While some retailers are reporting soft numbers due to warmer than normal weather in the last quarter, Sears and Gap have much deeper problems.
One expert doesn't expect to see any signs that things are getting better when Sears reports.
"It's a very sad story at Sears. It doesn't even have one analyst that recommends it as a buy. Credit is horrible. It already reported same-store sales weaker than expectations," said Jharonne Martis, Director of Consumer Research at Thomson Reuters. "There's no good news there."
Martis said questions continue to be raised by just how viable the company is long-term. Sears stock has lost 78% of its value in the last five years.
Analysts polled by Thomson Reuters expect a more than 10% decline in revenue for Sears in the fourth quarter, with its loss widening to $1.36 per share.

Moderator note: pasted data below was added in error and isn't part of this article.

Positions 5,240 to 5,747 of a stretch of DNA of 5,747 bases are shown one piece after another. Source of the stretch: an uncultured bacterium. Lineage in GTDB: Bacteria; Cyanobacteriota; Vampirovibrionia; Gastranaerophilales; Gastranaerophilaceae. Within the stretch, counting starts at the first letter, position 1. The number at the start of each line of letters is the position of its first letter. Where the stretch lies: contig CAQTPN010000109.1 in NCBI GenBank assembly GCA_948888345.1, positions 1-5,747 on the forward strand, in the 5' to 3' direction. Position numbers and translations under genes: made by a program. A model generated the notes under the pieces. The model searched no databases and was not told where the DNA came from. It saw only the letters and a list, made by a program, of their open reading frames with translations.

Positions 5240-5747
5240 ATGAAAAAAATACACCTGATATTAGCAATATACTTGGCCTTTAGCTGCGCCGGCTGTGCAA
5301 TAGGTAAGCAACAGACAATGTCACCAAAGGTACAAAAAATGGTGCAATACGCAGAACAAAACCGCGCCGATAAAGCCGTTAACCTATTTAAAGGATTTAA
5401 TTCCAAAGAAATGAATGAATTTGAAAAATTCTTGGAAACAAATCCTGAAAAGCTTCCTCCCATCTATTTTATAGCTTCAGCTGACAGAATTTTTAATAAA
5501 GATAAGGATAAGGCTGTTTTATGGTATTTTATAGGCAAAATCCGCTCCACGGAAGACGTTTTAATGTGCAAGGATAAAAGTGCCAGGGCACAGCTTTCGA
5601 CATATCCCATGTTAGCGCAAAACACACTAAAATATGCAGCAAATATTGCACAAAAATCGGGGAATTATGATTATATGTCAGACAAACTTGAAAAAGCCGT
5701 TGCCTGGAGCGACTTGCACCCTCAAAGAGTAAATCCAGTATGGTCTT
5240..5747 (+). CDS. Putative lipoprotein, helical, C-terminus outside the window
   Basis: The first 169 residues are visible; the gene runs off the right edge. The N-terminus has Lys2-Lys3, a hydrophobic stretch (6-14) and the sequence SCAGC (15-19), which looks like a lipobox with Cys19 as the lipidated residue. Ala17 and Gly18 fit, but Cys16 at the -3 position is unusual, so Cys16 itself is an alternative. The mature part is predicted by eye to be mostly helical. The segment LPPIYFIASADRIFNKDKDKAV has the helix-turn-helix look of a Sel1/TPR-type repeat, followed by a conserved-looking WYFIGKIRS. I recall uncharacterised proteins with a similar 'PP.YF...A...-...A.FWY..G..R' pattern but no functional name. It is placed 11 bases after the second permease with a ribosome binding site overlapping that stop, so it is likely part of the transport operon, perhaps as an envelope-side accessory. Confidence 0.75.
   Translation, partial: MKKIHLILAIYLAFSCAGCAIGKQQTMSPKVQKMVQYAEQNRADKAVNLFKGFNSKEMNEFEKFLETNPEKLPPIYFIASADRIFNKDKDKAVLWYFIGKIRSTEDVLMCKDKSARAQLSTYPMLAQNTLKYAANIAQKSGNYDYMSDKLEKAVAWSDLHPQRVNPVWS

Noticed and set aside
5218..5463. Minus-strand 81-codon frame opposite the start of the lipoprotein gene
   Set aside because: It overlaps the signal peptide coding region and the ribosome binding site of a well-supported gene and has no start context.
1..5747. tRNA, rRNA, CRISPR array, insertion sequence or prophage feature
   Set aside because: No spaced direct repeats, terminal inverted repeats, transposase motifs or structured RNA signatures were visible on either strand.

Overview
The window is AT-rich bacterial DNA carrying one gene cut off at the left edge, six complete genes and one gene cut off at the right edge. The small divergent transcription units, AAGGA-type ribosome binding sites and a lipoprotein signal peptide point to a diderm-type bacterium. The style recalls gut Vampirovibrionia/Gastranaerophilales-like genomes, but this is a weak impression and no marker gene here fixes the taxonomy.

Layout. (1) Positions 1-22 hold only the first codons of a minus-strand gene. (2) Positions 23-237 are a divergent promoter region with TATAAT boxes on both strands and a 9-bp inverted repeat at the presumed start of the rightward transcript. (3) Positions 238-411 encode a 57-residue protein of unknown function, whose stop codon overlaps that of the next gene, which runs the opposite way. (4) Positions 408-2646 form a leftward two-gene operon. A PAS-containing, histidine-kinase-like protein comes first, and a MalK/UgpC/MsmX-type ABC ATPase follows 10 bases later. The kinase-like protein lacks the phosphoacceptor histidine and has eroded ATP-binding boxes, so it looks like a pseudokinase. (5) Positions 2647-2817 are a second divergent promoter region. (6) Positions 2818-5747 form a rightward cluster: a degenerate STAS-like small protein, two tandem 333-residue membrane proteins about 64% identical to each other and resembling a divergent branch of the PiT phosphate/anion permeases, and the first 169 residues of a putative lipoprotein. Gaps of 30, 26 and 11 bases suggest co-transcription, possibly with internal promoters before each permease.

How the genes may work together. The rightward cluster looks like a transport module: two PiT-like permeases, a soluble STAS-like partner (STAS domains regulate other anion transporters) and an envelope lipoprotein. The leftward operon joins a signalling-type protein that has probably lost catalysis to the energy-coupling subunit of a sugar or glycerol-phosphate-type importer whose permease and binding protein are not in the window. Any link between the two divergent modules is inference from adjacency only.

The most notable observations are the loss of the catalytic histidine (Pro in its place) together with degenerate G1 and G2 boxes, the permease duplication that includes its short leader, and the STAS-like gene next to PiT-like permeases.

Gap is also expected to report a drop in revenue, along with a decline in earnings. According to analysts surveyed by Thomson Reuters, revenue will decline by more than 5.5%.
The company missed analysts' targets for earnings and revenue last year, and monthly same-store sales also declined.
Martis said the company took a further hit when the head of its once strong performing Old Navy division left the company. Stefan Larsson, who had been president of Old Navy, departed for a job at Ralph Lauren (RL) - Get Report
"Unfortunately since he left, even Old Navy is struggling, which is why all analysts polled by Thomson Reuters have become bearish on the company," said Martis.
On CNBC's "Mad Money" this week, TheStreet's Jim Cramer said there's simply no reason to own Gap, which he calls "toxic." Gap stock lost 41% of its value in 2015, but has gained ground since the start of this year.